I didn’t really take to this one. The art was beguiling and spooky enough, but I’m not sure the brief text outline at the beginning of the issue quite managed to bring new readers up to date with the flow of what has gone before. Stickleback was a criminal at the end of nineteenth century London, one who was notorious for dabbling in a sort of circus-like version of the occult underworld that existed at that time. Resurrected by unseen forces for mysterious purposes, he emerges into a Jack the Ripper type scenario with a flock of ready made enemies to face down before he can establish who is he going to be working for, and why.


There’s a great use of language in this Mad Max meets Fallout style romp set in the wilds of a far future ‘Auxtralia’. The protagonist here, a genetically engineered dog-soldier called Gene the Hackman (I kid you not), is immensely likeable, leading his gang of outback freaks with an apparent intelligence somewhere between a plate of cornflakes and Conan the barbarian. Still, if you like your heroes full of vigour and primitive determination and your enemies akin to those disgustingly insectoid killing machines in Starship Troopers, then you’re in for a treat. His quest? To find Them, the masters that have steered the group’s collective urgings to wage a constant war against the multitudinous enemy.

I’m just not sure. I still don’t feel that there’s quite enough here to justify the price tag of £2.45 per week. Yes, I know it’s less than a small mocha at Costa and I’m certainly not saying that the product isn’t worth the payout: I just feel that if I was to stick with 2000AD in the coming weeks that it would be purely down to a desire to follow the new Dredd storyline, and not from any particular hope that the new stories would eventually hook me in. I’ve dipped a toe into the comic quite a bit over the years, and I’m always disappointed that there isn’t at least one classic fantasy script every now and then, or even an overt horror without the cosmic borderland surrounding it. I know: I’m really difficult to please. Still, if you like comics, you could do a lot worse than 2000AD…and, in the UK, least….you certainly couldn’t do any better.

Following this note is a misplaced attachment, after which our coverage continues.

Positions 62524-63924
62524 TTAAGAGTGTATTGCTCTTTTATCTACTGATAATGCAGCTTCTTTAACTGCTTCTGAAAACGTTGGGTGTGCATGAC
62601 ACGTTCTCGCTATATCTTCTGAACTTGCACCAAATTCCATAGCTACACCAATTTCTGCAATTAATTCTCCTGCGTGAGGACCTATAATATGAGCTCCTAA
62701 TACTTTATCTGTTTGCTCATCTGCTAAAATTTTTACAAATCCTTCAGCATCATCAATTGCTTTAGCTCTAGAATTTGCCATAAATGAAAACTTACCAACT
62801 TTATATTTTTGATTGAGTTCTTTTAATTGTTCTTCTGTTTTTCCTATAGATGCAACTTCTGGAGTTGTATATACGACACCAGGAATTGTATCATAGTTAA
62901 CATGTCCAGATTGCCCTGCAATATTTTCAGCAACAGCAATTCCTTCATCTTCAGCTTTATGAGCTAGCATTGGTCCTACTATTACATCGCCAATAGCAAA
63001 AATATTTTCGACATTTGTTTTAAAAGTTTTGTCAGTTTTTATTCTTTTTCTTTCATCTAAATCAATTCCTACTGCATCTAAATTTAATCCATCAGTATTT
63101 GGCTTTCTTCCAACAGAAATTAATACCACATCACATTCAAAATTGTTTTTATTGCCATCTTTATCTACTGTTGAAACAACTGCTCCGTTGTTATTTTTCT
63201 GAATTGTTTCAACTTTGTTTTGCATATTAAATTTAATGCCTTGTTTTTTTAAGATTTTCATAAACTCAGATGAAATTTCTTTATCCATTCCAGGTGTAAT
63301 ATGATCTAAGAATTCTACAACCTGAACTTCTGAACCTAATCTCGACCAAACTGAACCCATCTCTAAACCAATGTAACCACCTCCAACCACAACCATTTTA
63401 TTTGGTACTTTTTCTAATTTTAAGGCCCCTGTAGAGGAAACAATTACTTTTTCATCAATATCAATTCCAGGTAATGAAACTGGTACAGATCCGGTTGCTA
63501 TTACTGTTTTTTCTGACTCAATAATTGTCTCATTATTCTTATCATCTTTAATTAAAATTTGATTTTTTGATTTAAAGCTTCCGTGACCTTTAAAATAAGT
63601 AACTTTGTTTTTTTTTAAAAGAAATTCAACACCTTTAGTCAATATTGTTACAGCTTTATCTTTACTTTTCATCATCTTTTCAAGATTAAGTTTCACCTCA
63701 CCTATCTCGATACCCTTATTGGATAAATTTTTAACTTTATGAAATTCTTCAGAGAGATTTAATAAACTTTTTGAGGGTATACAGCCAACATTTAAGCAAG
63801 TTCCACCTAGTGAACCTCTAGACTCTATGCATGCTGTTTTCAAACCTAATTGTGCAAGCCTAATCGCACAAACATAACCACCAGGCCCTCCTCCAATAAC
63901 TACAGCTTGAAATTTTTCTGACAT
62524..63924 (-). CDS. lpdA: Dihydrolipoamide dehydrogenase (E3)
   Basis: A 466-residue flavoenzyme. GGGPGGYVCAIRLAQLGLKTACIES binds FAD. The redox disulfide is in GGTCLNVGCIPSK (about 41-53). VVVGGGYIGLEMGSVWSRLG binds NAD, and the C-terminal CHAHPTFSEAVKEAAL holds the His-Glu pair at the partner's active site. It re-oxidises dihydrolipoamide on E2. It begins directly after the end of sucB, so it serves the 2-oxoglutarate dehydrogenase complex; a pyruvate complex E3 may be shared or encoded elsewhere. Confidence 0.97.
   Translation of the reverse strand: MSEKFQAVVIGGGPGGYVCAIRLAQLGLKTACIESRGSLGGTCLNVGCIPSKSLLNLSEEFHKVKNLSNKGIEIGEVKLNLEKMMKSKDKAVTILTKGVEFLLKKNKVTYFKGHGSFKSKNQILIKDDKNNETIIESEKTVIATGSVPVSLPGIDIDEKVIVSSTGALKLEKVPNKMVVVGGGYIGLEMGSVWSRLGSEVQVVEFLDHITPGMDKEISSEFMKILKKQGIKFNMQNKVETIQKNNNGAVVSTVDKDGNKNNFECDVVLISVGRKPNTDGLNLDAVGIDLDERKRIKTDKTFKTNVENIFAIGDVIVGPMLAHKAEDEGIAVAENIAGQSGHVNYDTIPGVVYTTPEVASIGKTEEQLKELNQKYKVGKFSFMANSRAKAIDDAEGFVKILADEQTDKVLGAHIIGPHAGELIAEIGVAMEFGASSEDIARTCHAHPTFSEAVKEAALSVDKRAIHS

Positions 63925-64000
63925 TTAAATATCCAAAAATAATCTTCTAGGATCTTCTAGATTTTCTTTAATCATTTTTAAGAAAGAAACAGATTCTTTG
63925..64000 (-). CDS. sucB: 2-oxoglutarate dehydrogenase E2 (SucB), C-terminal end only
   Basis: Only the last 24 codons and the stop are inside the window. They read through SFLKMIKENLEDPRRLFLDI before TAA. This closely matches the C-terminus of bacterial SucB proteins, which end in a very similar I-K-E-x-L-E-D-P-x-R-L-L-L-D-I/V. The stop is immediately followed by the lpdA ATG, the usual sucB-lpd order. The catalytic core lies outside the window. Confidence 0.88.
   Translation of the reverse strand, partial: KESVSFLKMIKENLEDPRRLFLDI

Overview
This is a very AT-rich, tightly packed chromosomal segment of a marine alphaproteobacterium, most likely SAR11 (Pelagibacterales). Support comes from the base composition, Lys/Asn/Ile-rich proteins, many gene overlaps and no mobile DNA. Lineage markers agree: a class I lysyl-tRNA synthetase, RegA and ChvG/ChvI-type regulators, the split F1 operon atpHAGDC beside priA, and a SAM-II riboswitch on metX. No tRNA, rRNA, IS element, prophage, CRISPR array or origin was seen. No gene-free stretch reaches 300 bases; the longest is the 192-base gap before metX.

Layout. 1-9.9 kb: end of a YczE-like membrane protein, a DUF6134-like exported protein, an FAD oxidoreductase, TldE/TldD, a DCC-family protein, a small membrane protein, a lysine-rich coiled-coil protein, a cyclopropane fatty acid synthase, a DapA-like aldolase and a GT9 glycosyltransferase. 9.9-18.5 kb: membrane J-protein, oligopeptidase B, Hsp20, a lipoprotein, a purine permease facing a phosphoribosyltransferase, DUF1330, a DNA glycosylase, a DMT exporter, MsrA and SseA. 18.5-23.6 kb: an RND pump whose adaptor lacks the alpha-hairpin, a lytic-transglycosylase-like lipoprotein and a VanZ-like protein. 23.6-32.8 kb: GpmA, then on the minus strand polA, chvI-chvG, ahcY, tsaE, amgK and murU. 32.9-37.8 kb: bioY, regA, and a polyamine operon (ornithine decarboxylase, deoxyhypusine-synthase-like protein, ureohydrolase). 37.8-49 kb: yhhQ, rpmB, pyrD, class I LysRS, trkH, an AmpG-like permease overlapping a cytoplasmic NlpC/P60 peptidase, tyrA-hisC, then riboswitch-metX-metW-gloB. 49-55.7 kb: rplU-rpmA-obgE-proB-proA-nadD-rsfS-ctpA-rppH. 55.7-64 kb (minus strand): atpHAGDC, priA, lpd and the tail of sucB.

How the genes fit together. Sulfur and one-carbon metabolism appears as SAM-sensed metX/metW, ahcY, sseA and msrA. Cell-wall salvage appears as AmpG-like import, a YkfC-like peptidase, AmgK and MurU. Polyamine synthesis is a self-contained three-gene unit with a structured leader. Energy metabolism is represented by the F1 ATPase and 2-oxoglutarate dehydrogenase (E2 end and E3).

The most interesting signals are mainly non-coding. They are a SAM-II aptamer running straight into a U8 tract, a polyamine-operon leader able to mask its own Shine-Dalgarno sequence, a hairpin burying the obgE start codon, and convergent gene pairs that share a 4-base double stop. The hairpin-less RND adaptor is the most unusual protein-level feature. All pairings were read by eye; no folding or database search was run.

In the video below, I explain a bit about why I stopped reading and spew out some of my initial thoughts on the new issue:

<p><a href=”″>Bloke Called Dave on 2000AD</a> from <a href=””>Davey Stone</a> on <a href=””>Vimeo</a&gt;.</p>

Minimum Wageslave


Yes, I know it’s a terrible sofa. Don’t worry, though: it wasn’t paid for. We owed a fortune on it.

During the mid nineties, I worked at a Thanet estate agent that was so tiny that a man once wandered in, glanced around him and asked where he could find the button for the first floor. He thought my office was a lift. I’m not sure what kind of demented ar*ehole sets up a desk workspace inside a lift, but I was laughing so much that I didn’t give the situation much thought.

He was right.

It was tiny.

Tiny, and desperately crap to work in.

The company was joined to an insurance brokerage and a financial consultancy upstairs, and it was run variously by a con artist who vanished with half the money before the estate agent actually opened, a slimy middle-aged lizard of a man who was patiently and desperately pursuing his mega-breasted blonde secretary, a lad about town insurance broker who doubled up at the weekends as a rave organiser for coach loads of horny teenagers and wannabe DJs….and my mum.

My poor mum.

She worked two jobs in the end to keep the agency going, quickly changing from her smart business suit into a home care assistant outfit to drop in on elderly patients for a care home. I think a lot of people thought she was a prostitute specialising in role-play fantasies.